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Vitiligo

Vitiligo (/ˌvɪtɪˈlaɪɡoʊ/) is a chronic autoimmune disorder that leads to the loss of skin pigment, resulting in white patches on the skin. The exact cause of vitiligo is unknown, but it is suspected to involve immune system changes, genetic factors, stress, and sun exposure. The condition can affect any skin type and appear anywhere on the body.

Non-segmental vitiligo of the hand
Non-segmental vitiligo of the hand

Signs and Symptoms

The primary sign of vitiligo is the presence of pale, patchy areas of depigmented skin, which usually appear on the extremities. Some individuals may experience itching before a new patch forms. These patches start small but often grow and change shape. They are most noticeable on the face, hands, wrists, and areas around body orifices such as the mouth, eyes, nostrils, genitalia, and umbilicus.

Some patches may have increased pigment around the edges. The psychological impact of vitiligo can lead to depression and other mood disorders due to stigmatisation.

Vitiligo on lighter skin
Vitiligo on lighter skin
Non-segmental vitiligo on dark skin
Non-segmental vitiligo on dark skin
Non-segmental vitiligo of the eyelids
Non-segmental vitiligo of the eyelids

Causes

The pathogenesis of vitiligo is believed to involve a combination of genetic susceptibility and environmental factors, leading to changes in the immune system. The condition is thought to result from the immune system attacking and destroying melanocytes, the cells responsible for producing melanin, the pigment that gives skin its colour. Certain genes, such as the TYR gene encoding tyrosinase, an enzyme very important for melanin biosynthesis, have been implicated.

Vitiligo is also associated with other autoimmune and inflammatory diseases, including Hashimoto's thyroiditis, rheumatoid arthritis, type 1 diabetes, and systemic lupus erythematosus.

Diagnosis

Diagnosis of vitiligo is primarily clinical, based on the appearance of the characteristic white patches. An ultraviolet light, or Wood's lamp, can be used to highlight areas of depigmentation. This tool is particularly useful in early stages or in individuals with fair skin where the contrast might be less obvious.

UV photograph of a hand with vitiligo
UV photograph of a hand with vitiligo
UV photograph of a foot with vitiligo
UV photograph of a foot with vitiligo

Classification

Vitiligo is classified into segmental and non-segmental types. Non-segmental vitiligo (NSV) is the most common form, usually showing symmetry in patch distribution and potentially covering large areas of the body. Segmental vitiligo (SV) is less common and tends to be unilateral, affecting areas of skin associated with specific spinal cord roots.

Non-Segmental Vitiligo

NSV can appear at any age and includes generalised, universal, focal, acrofacial, and mucosal subtypes based on the distribution and extent of depigmentation.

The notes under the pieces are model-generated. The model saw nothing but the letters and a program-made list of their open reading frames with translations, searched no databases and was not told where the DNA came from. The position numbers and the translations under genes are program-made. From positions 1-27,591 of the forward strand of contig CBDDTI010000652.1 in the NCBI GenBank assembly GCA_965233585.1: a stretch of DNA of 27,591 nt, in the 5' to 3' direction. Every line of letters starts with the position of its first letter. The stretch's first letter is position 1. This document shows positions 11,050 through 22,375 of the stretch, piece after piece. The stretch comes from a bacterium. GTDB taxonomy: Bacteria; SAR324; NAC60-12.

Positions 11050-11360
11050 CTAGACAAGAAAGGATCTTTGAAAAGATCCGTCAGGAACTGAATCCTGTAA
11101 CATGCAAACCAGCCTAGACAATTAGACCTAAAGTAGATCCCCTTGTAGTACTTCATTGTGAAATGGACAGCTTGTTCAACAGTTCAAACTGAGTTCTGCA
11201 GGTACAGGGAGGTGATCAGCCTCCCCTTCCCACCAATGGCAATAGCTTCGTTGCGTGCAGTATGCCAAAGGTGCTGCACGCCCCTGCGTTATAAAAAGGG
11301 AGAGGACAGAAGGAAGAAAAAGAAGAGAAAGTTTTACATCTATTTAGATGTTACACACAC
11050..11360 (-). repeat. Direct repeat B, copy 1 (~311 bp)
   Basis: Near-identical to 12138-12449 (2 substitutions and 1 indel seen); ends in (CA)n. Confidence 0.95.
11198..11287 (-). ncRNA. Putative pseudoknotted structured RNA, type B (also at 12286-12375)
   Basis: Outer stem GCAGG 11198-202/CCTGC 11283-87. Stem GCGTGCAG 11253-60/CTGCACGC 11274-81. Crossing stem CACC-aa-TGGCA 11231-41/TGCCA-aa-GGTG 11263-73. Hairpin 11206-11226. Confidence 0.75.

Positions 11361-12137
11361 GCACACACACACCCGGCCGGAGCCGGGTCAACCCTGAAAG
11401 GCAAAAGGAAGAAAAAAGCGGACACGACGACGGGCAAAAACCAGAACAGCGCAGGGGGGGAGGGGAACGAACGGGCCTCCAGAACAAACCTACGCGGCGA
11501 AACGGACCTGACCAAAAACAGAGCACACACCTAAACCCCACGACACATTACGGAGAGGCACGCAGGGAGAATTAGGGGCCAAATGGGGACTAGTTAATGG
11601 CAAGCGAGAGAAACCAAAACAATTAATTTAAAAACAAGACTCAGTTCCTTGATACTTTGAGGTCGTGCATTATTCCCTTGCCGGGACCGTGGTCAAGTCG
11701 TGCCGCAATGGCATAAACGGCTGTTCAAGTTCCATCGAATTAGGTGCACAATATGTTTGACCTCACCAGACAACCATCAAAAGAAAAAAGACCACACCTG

Segmental Vitiligo

SV often appears in younger individuals and is more stable. It affects specific skin areas along dermatomal lines and has fewer associations with autoimmune diseases compared to NSV.

Treatment

While there is no cure for vitiligo, several treatments can help manage the condition. Topical corticosteroids and calcineurin inhibitors are first-line treatments. Phototherapy, using UVB light, is a second-line option, though it carries a risk of skin cancer with prolonged use.

Immune Mediators

Topical immune suppressing medications, including glucocorticoids and calcineurin inhibitors, are commonly used. In 2022, ruxolitinib cream was approved in the United States for vitiligo treatment.

Phototherapy

Phototherapy involves exposing the affected skin to UVB light, which can be done at home or in a clinical setting. Narrowband UVB is preferred over broadband UVB and PUVA (psoralen and UVA) due to fewer side effects.

Skin Camouflage and Depigmenting

For mild cases, cosmetic camouflage can conceal patches. In extensive vitiligo, depigmentation of unaffected skin may be considered to achieve uniform skin colour using topical agents like monobenzone.

Research

Research continues into treatments, including afamelanotide and tofacitinib, a medication for rheumatoid arthritis. Melanocyte transplantation and Janus kinase inhibitors like ruxolitinib show promise in clinical trials for repigmenting vitiligo-affected skin.

Winnie Harlow
Winnie Harlow, a notable person with vitiligo

Self-assessment MCQs (single best answer)

What is the primary sign of vitiligo?



Which of the following genes has been implicated in the pathogenesis of vitiligo?



What tool is particularly useful for highlighting areas of depigmentation in vitiligo?



Which form of vitiligo is most common?



In 2022, which cream was approved in the United States for the treatment of vitiligo?



Which type of phototherapy is preferred for vitiligo treatment due to fewer side effects?



Which autoimmune diseases are commonly associated with vitiligo?



What is the main function of melanocytes that are destroyed in vitiligo?



Which topical agents are used for depigmentation of unaffected skin in extensive vitiligo?



What is the psychological impact of vitiligo that can affect individuals?



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